Mike Cote's Business Editor's Notebook: Start-ups aim to run like Stark
And when you have just three minutes to pitch your idea, you have no time to crawl.
The founders of six New Hampshire start-ups took turns making their cases Tuesday as they vied for a prize package valued at more than $55,000.
And some wobbled and spun like Stark trying to get the kinks out of his new Iron Man suit.
"This ecosystem will be built by people putting themselves out there," abi CEO Jamie Coughlin told the group before they made their pitches. A couple of the evening's contestants made sure to invoke his fledgling catch-phrase for New Hampshire's small-business community: "Live free or start."
Before a crowd of about 75 people, the founders of Dreamy Paws, Regaalo, TechLok, New England Culinary Center, Ustablize and TestSoup made their public debut in a friendly environment. Call it "Shark Tank" without the sharks. That part will come on June 10 when the two finalists selected from the six will duke it out for the top prize before a judging panel at the New Hampshire Institute of Politics at Saint Anselm College.
For Melissa Tagliamonte of Dreamy Paws, that meant creating a portable pet bed with a storage area that functions like a piece of luggage. Inside, there's room for leashes, pet bowls and chew toys. The Salem resident said she saw no such product when she researched pet beds online and in pet stores. "None of them had a storage component so I thought it was an opportunity to take advantage of this booming pet market," she said before presenting an example of the product available at dreamypaws.com, which features interchangeable pet bed covers.
Tom Puskarich, who closed Z Food & Drink restaurant on Elm Street last year after a five-year run and closed its catering operation six months ago, wants to create a business incubator for culinary entrepreneurs. The New England Culinary Center would help them prepare for the rigors of an industry that has high start-up costs and a myriad of regulations. "Passion isn't always good enough. ... A lot of food entrepreneurs lack a certain business acumen," Puskarich said. "A good chef can open a good restaurant, but if he can't balance his checkbook, he won't be in business very long."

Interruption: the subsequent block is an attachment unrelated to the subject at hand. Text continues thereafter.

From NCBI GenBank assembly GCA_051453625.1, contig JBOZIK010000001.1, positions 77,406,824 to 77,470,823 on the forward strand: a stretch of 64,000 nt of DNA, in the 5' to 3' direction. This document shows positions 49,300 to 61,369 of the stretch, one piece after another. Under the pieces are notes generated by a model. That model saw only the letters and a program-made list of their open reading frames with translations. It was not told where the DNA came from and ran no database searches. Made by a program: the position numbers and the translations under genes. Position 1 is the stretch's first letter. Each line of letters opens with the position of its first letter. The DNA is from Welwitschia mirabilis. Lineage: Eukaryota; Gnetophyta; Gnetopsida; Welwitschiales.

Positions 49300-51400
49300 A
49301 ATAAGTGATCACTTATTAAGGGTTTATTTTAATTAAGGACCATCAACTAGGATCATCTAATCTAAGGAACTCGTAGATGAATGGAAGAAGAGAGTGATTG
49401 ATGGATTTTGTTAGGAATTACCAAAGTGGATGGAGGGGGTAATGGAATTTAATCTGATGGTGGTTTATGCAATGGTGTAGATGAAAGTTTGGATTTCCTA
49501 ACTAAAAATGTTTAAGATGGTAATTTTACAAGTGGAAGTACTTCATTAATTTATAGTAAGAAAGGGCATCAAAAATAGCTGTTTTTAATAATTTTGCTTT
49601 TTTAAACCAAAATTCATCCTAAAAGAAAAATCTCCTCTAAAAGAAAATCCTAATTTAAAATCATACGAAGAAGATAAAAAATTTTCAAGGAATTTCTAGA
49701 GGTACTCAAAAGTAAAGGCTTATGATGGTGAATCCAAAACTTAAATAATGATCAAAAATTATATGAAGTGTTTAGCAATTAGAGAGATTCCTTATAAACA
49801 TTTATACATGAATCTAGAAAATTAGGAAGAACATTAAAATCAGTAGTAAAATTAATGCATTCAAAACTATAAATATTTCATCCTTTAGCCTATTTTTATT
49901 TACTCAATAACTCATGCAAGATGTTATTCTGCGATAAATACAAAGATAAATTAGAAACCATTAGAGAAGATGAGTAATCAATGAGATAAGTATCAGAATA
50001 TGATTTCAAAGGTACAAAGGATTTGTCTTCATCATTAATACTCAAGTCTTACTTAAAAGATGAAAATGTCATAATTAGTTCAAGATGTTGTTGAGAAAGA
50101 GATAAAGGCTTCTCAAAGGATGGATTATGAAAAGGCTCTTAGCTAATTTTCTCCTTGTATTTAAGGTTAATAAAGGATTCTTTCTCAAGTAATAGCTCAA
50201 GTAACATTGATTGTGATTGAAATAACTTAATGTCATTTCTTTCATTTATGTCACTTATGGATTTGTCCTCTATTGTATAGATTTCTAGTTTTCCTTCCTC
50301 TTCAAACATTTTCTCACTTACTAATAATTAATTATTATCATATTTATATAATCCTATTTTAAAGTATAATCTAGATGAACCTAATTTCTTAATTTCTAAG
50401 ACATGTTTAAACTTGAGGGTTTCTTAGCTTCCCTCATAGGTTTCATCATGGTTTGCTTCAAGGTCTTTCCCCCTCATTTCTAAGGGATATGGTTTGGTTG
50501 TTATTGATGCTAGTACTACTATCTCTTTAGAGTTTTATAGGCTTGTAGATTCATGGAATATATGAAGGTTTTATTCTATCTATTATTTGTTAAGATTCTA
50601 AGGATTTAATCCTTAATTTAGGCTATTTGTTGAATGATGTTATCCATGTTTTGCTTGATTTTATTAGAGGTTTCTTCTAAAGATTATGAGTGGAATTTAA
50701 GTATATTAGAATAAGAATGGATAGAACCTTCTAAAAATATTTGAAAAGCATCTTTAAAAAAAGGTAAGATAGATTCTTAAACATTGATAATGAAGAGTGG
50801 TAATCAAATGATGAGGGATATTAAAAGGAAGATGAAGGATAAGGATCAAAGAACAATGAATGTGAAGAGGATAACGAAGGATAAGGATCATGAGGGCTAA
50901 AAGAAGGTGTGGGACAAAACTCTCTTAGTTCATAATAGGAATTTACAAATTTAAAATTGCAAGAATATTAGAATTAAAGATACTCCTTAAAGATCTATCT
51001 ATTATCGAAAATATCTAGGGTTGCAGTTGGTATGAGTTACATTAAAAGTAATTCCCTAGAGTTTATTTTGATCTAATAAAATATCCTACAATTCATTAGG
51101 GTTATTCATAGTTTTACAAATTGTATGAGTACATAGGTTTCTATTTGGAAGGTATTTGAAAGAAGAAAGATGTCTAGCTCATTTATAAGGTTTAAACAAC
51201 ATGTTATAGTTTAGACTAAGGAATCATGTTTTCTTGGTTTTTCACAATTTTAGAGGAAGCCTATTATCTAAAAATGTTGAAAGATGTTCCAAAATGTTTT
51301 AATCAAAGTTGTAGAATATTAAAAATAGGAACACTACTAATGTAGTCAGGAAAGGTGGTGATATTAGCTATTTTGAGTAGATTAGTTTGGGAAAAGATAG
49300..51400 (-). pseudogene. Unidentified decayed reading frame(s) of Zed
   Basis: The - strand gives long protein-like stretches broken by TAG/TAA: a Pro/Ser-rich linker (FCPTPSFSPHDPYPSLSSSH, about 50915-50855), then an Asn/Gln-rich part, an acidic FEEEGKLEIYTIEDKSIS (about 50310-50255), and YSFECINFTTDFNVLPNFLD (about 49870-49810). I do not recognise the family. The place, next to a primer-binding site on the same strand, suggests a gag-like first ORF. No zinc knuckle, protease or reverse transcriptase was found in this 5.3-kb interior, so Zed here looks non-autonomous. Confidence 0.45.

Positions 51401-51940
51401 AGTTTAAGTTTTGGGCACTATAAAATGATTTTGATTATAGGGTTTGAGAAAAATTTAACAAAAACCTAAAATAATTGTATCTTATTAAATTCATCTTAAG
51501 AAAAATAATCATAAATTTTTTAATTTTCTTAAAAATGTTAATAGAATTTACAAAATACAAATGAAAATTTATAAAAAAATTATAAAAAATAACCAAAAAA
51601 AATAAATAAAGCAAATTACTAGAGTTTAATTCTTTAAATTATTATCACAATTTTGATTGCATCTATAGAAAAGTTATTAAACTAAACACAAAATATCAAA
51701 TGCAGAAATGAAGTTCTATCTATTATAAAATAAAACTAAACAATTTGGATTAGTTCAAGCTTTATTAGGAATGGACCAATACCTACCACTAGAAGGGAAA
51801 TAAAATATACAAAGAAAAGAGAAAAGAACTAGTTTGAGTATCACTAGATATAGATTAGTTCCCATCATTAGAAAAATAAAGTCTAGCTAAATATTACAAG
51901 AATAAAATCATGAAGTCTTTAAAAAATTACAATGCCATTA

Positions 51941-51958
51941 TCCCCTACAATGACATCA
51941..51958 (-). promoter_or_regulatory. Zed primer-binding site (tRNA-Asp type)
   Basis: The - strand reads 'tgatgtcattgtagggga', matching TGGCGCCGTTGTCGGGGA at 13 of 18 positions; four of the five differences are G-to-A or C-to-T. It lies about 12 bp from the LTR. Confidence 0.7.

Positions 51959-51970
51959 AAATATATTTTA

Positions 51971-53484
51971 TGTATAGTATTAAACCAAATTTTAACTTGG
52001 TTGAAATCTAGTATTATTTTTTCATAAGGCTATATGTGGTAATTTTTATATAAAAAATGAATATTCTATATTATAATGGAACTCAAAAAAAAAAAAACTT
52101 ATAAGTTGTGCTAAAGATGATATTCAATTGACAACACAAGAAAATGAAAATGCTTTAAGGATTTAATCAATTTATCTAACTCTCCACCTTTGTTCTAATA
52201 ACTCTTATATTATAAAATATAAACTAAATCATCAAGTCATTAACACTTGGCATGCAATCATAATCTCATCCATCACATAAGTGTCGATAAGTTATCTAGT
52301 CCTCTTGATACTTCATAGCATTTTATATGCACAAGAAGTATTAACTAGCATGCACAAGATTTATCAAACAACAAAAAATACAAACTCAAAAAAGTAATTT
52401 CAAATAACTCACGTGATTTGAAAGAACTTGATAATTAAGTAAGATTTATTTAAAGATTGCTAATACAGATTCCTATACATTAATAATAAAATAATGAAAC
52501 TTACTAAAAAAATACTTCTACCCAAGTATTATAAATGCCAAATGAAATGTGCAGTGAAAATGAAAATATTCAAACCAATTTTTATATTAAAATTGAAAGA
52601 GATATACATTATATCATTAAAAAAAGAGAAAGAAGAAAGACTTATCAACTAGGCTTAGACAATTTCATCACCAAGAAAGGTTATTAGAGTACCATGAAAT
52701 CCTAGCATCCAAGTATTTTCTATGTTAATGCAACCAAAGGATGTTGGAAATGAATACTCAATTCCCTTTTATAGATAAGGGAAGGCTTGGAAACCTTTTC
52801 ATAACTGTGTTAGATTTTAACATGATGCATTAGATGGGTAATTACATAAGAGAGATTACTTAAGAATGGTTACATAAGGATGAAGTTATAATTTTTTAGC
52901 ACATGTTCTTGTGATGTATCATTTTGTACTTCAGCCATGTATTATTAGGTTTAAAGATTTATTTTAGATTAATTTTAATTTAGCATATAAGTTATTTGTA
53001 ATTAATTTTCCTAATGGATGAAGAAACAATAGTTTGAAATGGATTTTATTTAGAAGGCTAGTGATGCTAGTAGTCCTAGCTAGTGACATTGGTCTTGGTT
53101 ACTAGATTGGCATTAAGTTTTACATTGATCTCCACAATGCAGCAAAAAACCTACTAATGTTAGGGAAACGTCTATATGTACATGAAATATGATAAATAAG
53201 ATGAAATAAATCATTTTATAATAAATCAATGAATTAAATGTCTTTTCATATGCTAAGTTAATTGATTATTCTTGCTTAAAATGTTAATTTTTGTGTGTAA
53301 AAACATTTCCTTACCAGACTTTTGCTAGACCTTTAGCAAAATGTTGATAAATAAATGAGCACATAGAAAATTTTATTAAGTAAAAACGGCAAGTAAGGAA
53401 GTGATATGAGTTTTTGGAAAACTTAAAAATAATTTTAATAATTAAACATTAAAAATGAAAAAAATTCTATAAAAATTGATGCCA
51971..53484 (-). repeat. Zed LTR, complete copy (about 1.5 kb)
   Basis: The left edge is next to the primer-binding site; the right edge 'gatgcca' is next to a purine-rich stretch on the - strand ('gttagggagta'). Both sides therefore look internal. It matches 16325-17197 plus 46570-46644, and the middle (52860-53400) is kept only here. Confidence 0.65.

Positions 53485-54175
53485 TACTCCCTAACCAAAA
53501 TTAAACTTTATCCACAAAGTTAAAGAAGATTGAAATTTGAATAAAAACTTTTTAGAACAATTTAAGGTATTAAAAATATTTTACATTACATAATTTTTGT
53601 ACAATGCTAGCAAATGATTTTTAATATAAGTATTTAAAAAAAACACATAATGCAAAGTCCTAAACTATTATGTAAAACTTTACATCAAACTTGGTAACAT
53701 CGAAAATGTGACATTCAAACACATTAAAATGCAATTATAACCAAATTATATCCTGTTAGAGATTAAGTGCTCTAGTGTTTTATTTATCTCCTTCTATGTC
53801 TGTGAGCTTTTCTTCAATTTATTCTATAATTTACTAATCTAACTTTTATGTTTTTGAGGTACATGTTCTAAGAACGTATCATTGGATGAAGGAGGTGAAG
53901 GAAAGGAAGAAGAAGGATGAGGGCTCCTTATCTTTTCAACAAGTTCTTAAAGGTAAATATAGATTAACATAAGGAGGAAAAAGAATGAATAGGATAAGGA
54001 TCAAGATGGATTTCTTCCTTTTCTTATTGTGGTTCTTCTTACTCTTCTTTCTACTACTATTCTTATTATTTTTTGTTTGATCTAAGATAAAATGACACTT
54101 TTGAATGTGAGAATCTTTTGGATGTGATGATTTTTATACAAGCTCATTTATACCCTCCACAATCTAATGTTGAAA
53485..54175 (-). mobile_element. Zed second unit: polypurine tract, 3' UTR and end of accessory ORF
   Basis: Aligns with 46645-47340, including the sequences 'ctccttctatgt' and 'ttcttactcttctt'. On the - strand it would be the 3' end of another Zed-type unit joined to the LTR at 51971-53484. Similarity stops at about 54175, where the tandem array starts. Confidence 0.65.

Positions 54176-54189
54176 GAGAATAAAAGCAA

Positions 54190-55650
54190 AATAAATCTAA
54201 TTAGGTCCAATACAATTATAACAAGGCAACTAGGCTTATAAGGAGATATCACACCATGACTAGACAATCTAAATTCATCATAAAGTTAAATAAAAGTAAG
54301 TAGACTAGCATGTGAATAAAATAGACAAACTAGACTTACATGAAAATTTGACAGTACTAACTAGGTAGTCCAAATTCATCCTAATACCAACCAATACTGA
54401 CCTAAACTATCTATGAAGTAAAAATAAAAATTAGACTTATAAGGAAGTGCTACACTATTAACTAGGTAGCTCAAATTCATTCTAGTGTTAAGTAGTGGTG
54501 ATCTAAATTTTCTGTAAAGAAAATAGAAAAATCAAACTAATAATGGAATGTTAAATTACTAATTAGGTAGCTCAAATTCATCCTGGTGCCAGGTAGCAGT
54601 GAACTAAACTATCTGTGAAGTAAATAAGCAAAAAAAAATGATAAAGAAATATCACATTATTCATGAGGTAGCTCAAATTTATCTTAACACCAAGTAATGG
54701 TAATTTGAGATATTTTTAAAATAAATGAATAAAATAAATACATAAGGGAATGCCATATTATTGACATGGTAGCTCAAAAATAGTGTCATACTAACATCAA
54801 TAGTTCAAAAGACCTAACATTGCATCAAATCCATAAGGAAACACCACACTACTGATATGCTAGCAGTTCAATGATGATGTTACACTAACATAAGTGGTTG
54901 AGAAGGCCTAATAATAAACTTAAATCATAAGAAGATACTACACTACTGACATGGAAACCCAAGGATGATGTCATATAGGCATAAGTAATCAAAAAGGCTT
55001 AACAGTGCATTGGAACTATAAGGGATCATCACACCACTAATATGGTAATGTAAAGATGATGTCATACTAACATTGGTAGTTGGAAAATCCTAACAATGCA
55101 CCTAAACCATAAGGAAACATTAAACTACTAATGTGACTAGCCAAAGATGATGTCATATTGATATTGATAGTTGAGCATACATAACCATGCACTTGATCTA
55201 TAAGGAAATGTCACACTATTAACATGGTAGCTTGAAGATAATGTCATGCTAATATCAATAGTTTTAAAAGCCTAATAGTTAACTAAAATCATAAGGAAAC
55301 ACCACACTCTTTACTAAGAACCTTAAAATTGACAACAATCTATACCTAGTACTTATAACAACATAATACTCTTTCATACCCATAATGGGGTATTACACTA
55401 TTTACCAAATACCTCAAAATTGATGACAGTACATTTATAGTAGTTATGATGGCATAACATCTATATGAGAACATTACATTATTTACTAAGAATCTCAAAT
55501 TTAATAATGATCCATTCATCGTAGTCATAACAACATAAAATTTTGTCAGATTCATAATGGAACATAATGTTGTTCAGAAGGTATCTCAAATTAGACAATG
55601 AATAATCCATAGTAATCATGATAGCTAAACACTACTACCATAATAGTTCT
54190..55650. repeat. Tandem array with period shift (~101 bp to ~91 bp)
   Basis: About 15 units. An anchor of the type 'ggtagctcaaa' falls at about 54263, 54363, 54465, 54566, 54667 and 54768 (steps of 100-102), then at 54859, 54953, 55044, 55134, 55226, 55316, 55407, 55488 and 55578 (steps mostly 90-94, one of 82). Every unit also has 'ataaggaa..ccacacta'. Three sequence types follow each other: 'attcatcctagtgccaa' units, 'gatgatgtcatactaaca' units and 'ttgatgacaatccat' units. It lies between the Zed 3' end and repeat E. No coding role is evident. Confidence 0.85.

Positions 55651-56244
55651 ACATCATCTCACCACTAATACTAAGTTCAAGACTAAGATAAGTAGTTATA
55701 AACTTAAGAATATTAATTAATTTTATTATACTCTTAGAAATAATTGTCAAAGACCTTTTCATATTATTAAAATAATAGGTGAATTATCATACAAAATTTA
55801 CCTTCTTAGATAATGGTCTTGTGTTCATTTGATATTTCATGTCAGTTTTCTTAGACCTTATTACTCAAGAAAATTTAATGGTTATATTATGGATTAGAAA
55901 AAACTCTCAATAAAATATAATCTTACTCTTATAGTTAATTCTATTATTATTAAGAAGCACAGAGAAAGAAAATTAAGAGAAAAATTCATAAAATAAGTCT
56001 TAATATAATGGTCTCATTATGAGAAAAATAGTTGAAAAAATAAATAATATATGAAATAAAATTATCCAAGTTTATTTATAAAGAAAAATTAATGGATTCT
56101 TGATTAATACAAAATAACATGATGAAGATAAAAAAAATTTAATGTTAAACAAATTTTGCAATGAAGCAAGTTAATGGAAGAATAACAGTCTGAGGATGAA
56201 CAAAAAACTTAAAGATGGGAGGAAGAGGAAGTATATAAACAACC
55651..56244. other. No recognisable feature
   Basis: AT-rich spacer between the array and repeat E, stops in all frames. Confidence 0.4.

Michael Muldoon, who co-founded Ustabilize with his wife, Monica Muldoon, said his company had a "game-changing product to increase your fitness and improve the way you move by turning your smartphone into a fitness game." The Hampton couple developed a gaming platform and a series of app-enabled devices that allow users to improve their stability through a series of movement challenges. The physical therapist made note of the high percentage of Granite State residents who are overweight or obese. He referred to the company's product as "Wii Fit on steroids."
Alex Hollis asked the audience to think back to the last time they took a standardized test: "You probably walked into that testing center with a feeling in your gut like you just ate a bunch of lead pellets. ... You probably felt underprepared and overwhelmed." Hollis of Manchester and Tom "TK" Kuegler of Litchfield founded TestSoup (www.testsoup.com) to provide online and mobile test-prep solutions for such exams as Wonderlic, a cognitive ability test used by employers. "A million people have to take that test every year in a corporate setting in order to get that new job or to get that raise," Hollis said.
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